The demonstrations in Ferguson, Missouri, over white police officer Darren Wilson's fatal shooting of Michael Brown, an unarmed black teenager, brought attention to a curious disparity. While two-thirds of the St. Louis suburb was black, its local government was almost entirely white. One culprit was simple: voter turnout. In the preceding local election, 6 percent of black voters cast ballots, compared to 17 percent of white voters, narrowly yielding a white-majority electorate. The resulting racial disparities on the city council were as predictable as they were dire.
Two generations after the 1965 Voting Rights Act and other Great Society reforms, America's electoral system still suffers from the legacy of Jim Crow: Our political officials and public policies don't represent the diversity and interests of the country's large and growing share of non-white citizens. Improving voter turnout is the most obvious solution to this problem, but doing so will require uncharacteristic boldness from our politicians.
One of the biggest structural factors keeping turnout low is that the majority of cities nationwide—Ferguson included—hold elections at times that don't coincide with federal or state elections. Since non-white voters skip non-presidential elections in higher numbers than white voters, moving local and state elections to the quadrennial presidential cycle would painlessly, efficiently increase turnout and produce a more representative electorate across the ballot. As a bonus, holding fewer elections would save money.
Republicans, who have won a national majority in only one of the past six presidential elections, could be expected to criticize such a move as a power-grab by Democrats. That would be a deeply cynical position for a party to espouse in a democracy, but this is the same party that has been pushing voter I.D. laws that make voting more difficult. While these laws' aggregate impact is still unclear, there's no doubt that they disproportionately affect poor and minority citizens.
We can also say with certainty that the widespread disenfranchisement of felons—another impediment to voting, with a clear solution—disproportionately affects black voters. Felony convictions barred nearly 6 million people from voting in 2012. Prohibiting people who have completed their sentences from ever voting again is a penalty driven by bigotry. Once they've paid their debt to society, felons don't forfeit other basic civil rights such as due process or equal protection. Disenfranchising them only serves to further ostracize former inmates, making it harder to reintegrate them upon release. It's also a penalty that falls conspicuously along old racial divides. The South contains a majority of the states that bar felons for life; in Florida, 23 percent of all black adults are barred from voting. Meanwhile, overwhelmingly white states such as Maine and Vermont allow inmates to vote even as they serve their sentences.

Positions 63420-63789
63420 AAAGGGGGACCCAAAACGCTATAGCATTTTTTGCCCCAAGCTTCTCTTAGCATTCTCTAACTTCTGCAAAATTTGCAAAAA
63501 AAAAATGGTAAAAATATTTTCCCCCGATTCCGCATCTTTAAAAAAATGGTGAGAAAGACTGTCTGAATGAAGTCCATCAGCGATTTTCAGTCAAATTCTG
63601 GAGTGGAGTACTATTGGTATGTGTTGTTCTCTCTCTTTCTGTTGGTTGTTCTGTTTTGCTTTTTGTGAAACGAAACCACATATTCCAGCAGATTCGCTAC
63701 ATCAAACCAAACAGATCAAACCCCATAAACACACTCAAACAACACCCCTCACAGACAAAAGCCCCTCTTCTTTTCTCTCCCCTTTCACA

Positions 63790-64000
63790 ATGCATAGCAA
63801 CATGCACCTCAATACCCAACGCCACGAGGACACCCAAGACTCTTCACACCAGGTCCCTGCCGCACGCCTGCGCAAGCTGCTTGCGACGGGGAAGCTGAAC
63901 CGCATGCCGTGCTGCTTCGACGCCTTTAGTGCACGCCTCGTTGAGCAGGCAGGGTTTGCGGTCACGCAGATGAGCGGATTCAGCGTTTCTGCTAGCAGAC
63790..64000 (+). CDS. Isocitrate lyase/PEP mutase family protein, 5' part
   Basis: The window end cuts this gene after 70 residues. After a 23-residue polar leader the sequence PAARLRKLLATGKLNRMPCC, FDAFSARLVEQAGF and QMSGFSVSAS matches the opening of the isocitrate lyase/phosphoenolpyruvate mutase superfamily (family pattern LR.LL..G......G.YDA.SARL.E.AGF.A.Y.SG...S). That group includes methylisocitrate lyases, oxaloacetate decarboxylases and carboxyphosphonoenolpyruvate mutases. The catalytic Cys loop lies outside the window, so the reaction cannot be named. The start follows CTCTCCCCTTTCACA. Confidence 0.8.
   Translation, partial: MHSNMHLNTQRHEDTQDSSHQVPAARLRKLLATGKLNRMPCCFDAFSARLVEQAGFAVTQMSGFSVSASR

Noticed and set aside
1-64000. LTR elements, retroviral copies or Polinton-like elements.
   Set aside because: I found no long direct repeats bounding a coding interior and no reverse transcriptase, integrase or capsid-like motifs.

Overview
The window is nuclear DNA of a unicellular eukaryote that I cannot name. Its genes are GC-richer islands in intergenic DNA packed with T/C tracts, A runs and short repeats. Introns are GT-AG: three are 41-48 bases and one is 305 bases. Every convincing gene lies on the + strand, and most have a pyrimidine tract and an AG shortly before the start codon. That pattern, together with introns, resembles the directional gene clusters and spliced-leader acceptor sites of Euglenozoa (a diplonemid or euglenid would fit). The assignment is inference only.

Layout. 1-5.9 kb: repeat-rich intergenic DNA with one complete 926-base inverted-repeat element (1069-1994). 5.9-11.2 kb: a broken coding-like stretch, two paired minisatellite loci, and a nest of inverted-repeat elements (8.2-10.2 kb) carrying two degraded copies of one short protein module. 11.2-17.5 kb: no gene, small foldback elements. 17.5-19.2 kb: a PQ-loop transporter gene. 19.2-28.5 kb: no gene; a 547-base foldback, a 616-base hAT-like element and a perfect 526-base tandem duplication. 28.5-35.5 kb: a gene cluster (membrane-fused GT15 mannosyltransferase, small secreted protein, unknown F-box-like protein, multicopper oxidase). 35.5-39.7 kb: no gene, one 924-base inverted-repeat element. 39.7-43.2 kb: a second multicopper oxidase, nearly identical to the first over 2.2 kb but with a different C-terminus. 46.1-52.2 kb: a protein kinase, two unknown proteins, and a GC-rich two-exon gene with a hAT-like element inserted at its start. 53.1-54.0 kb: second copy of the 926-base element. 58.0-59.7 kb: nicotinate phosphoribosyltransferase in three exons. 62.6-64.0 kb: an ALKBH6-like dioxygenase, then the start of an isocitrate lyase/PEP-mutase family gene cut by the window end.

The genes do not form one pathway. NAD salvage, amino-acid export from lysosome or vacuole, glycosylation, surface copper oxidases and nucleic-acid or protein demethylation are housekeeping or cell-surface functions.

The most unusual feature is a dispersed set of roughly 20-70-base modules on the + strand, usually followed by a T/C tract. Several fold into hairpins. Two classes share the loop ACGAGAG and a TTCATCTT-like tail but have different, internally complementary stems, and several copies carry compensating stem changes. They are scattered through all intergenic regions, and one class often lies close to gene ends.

The high rate of felon disenfranchisement in states such as Florida and Virginia only worsens the racial bias of the Electoral College, which carries its own sordid legacy. By originally counting non-voting slaves as three-fifths of a person, the Electoral College rewarded slave states with disproportionately greater weight per vote. Under Jim Crow, the effect became even stronger, as freedmen counted fully for apportionment yet still largely could not vote. Even today, the Electoral College helps to limit true competition to a handful of battleground states that are in aggregate whiter than the nation as a whole. Iowa and New Hampshire, for instance, are small and overwhelmingly white, with proportionally more electoral clout per voter, while large, diverse states such as California and New York are uncompetitive.